Understand, we didn't actually see the fish. We "saw" them as orange or red bars on our sonar flashers. We could "see" how deep the fish were. We could raise or lower our jigs to put the minnows right before the fish. Sometimes they bit. Sometimes the red and orange bars disappeared, meaning the fish had moved away.
It was like playing a video game. A very slow video game.
Every now and then, one of the fish -- crappies -- took one of our offerings. They put up a little struggle, but we cranked them right up until the golden-flecked beauties were flopping at the surface. We would grab a lip and welcome the fish into the propane-powered warmth of our little world on the ice. They didn't seem to appreciate it.
The crappie limit is 10 each. Terry nearly always catches the most. Terry is a better fisherman than the rest of us. He has proven this many times from Fish Lake to the border-country lakes where we paddle and portage each summer. We aren't sure why he's better than the rest of us. He just is. He doesn't make a big deal about it. He's serious but humble. He would catch 10 crappies that morning.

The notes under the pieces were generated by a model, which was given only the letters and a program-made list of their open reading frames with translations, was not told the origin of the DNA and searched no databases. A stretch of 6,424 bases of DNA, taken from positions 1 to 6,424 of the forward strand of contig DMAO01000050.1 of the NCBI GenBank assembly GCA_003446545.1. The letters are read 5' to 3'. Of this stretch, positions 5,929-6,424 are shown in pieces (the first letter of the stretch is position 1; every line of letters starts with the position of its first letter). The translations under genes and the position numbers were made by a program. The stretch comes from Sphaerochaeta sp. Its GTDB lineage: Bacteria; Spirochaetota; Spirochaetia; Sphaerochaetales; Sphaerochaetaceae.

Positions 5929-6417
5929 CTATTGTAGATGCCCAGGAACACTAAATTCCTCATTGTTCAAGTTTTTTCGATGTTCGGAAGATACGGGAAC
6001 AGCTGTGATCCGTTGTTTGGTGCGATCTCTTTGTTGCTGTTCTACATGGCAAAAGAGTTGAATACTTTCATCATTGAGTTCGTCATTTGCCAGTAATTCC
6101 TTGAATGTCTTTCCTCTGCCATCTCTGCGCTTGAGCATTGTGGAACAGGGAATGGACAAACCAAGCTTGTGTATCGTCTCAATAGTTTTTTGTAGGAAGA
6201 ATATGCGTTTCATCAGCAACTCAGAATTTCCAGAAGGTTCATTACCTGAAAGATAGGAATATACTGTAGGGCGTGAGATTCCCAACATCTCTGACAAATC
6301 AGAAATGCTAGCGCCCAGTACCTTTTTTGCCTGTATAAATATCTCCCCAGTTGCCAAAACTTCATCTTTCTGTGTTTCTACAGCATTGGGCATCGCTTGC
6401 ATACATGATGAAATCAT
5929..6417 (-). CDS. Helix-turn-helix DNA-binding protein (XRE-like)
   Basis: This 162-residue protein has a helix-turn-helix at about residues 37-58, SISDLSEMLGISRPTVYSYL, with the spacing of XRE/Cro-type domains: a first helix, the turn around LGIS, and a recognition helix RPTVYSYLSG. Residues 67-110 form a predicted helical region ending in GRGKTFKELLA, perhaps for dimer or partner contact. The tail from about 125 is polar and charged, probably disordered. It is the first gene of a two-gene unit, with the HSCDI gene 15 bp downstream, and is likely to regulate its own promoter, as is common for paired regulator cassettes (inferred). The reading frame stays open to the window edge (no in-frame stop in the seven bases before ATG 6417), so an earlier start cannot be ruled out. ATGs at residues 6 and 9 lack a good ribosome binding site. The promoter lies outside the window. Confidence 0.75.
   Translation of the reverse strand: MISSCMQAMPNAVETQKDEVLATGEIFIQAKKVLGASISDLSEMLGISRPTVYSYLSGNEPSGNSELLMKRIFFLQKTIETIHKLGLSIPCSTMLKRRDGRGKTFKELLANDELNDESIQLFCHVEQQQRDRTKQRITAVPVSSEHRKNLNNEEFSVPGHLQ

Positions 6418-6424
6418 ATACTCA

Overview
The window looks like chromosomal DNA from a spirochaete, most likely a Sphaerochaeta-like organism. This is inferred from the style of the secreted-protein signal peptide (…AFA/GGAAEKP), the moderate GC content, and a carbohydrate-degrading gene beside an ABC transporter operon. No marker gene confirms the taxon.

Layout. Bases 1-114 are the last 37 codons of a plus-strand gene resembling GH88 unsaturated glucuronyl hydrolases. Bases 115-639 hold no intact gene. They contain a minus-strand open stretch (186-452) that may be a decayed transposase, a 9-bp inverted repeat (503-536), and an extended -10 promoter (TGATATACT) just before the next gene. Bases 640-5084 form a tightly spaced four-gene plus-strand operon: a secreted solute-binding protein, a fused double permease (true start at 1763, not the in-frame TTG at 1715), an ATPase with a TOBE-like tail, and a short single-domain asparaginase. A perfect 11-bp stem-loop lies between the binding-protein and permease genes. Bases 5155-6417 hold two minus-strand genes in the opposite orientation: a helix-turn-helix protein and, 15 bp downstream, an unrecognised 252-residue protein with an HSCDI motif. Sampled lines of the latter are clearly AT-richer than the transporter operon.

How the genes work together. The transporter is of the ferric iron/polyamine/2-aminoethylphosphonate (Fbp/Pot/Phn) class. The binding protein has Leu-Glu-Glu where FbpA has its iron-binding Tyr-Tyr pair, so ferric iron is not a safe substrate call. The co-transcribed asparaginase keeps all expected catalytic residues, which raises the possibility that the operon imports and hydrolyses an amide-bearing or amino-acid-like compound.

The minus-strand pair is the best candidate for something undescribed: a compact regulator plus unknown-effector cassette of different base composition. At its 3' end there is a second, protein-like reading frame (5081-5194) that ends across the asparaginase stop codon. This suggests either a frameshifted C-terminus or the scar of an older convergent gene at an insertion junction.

I suspect there's a Terry in every angling gang.
Mostly, we sat in silence, listening to the purr of our flashers, sipping coffee or hot chocolate. Occasionally, the ice groaned, reminding us that we were plopped atop an evolving, organic entity. A raven or two squawked past, no doubt marking the spots where they would return for frozen morsels of minnows after we had left. Like the four of us below on the ice, the ravens were just on the hunt for another meal.
I twitched my jig and minnow, pondering the simplicity of this endeavor. Despite all of its refinements, ice-fishing remains a fairly simple art: A hole in the ice, a hook and line, a wriggling minnow.
I was pondering that simplicity when something vibrated in my pocket. I had received a text from my daughter. In Kenya.
The irony of that moment wasn't lost on me. I retrieved my phone. The crappies could wait.
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